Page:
HMMpanelRE  R Documentation 
HMMpanelRE generates a sample from the posterior distribution of the hidden Markov randomeffects model discussed in Park (2011). The code works for panel data with the same starting point. The sampling of panel parameters is based on Algorithm 2 of Chib and Carlin (1999). This model uses a multivariate Normal prior for the fixed effects parameters and varying individual effects, an InverseWishart prior on the randomeffects parameters, an InverseGamma prior on the residual error variance, and Beta prior for transition probabilities. The user supplies data and priors, and a sample from the posterior distribution is returned as an mcmc object, which can be subsequently analyzed with functions provided in the coda package.
HMMpanelRE(
subject.id,
time.id,
y,
X,
W,
m = 1,
mcmc = 1000,
burnin = 1000,
thin = 1,
verbose = 0,
b0 = 0,
B0 = 0.001,
c0 = 0.001,
d0 = 0.001,
r0,
R0,
a = NULL,
b = NULL,
seed = NA,
beta.start = NA,
sigma2.start = NA,
D.start = NA,
P.start = NA,
marginal.likelihood = c("none", "Chib95"),
...
)
subject.id 
A numeric vector indicating the group number. It should start from 1. 
time.id 
A numeric vector indicating the time unit. It should start from 1. 
y 
The dependent variable 
X 
The model matrix of the fixedeffects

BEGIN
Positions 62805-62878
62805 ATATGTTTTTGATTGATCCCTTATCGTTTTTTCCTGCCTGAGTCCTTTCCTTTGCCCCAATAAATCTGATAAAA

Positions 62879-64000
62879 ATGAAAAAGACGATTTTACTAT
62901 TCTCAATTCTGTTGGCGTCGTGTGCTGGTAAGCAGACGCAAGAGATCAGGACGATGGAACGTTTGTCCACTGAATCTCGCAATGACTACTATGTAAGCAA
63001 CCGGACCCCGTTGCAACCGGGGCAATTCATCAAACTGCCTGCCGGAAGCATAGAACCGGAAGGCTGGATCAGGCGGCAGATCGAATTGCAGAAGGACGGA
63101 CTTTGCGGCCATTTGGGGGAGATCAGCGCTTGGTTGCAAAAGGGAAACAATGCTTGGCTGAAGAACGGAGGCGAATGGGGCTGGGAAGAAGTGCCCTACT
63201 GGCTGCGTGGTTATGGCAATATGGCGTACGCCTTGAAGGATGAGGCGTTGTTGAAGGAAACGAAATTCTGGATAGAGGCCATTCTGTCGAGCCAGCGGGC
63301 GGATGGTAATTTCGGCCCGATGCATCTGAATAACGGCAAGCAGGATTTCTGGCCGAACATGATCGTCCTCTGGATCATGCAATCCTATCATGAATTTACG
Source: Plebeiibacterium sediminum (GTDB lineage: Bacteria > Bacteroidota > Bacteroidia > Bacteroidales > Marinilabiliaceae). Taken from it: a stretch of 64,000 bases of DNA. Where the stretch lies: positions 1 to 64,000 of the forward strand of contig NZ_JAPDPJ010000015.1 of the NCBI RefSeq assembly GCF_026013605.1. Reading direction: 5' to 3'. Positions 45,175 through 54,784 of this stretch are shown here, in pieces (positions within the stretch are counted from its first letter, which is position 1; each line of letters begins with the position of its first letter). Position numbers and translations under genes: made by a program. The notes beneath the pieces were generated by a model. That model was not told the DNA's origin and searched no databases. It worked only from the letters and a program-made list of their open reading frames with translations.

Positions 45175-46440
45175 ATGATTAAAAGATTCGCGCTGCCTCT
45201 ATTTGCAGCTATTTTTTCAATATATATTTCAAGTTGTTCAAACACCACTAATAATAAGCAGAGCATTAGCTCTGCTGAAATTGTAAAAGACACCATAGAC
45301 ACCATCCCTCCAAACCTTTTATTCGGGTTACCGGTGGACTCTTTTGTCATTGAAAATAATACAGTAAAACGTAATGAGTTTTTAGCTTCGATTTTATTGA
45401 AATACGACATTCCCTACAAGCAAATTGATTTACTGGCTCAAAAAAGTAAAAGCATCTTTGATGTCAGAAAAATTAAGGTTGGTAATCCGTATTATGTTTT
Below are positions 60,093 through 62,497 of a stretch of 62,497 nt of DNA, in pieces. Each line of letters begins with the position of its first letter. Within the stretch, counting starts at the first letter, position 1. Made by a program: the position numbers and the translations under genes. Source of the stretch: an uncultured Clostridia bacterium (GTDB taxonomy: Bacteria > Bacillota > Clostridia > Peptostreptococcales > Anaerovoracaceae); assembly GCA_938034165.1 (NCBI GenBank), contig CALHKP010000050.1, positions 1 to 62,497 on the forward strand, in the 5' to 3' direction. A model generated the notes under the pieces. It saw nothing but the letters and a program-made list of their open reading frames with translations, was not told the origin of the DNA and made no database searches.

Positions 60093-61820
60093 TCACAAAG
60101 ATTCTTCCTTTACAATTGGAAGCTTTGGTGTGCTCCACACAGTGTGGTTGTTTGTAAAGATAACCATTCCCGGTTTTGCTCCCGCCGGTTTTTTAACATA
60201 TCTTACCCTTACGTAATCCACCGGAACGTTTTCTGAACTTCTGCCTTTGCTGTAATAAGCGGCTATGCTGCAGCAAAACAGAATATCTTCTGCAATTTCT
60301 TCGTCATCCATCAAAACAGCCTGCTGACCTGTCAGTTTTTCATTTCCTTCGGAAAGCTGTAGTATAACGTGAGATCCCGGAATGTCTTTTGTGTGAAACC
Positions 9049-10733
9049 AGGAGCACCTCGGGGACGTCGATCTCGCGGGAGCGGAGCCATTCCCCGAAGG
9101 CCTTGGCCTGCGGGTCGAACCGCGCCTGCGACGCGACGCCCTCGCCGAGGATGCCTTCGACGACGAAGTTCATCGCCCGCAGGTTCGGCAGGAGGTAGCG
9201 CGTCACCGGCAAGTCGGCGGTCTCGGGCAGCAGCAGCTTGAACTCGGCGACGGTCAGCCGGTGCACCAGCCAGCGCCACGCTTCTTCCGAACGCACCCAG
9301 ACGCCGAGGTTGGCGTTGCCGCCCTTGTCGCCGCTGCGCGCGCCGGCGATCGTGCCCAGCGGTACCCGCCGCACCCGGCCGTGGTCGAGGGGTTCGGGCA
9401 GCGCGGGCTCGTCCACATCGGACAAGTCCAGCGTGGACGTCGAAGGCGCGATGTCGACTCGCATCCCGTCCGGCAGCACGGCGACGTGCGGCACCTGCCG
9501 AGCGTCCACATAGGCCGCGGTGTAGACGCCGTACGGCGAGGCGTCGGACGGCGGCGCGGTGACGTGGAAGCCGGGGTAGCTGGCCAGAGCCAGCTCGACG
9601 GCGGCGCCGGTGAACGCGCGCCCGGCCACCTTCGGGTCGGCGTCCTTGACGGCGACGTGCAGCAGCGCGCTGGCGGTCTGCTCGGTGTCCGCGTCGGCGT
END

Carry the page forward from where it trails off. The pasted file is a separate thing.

W 
The model matrix of the randomeffects. W should be a subset of X. 
m 
The number of changepoints. 
mcmc 
The number of MCMC iterations after burnin. 
burnin 
The number of burnin iterations for the sampler. 
thin 
The thinning interval used in the simulation. The number of MCMC iterations must be divisible by this value. 
verbose 
A switch which determines whether or not the
progress of the sampler is printed to the screen. If

b0 
The prior mean of 
B0 
The prior precision of 
c0 

d0 

r0 
The shape parameter for the InverseWishart prior on variance matrix for the random effects. Set r=q for an uninformative prior where q is the number of random effects 
R0 
The scale matrix for the InverseWishart prior on variance matrix for the random effects. This must be a square qdimension matrix. Use plausible variance regarding random effects for the diagonal of R. 
a 

b 

seed 
The seed for the random number generator. If NA, current R system seed is used. 
beta.start 
The starting values for the beta vector. This can either be a scalar or a column vector with dimension equal to the number of betas. The default value of NA will use draws from the Uniform distribution with the same boundary with the data as the starting value. If this is a scalar, that value will serve as the starting value mean for all of the betas. When there is no covariate, the log value of means should be used. 
sigma2.start 
The starting values for 
D.start 
The starting values for the beta vector. This can either be a scalar or a column vector with dimension equal to the number of betas. The default value of NA will use draws from the Uniform distribution with the same boundary with the data as the starting value. If this is a scalar, that value will serve as the starting value mean for all of the betas. When there is no covariate, the log value of means should be used. 
P.start 
The starting values for the transition matrix. A
user should provide a square matrix with dimension equal to the
number of states. By default, draws from the 
marginal.likelihood 
How should the marginal likelihood be
calculated? Options are: 
... 
further arguments to be passed 
HMMpanelRE
simulates from the randomeffect hidden Markov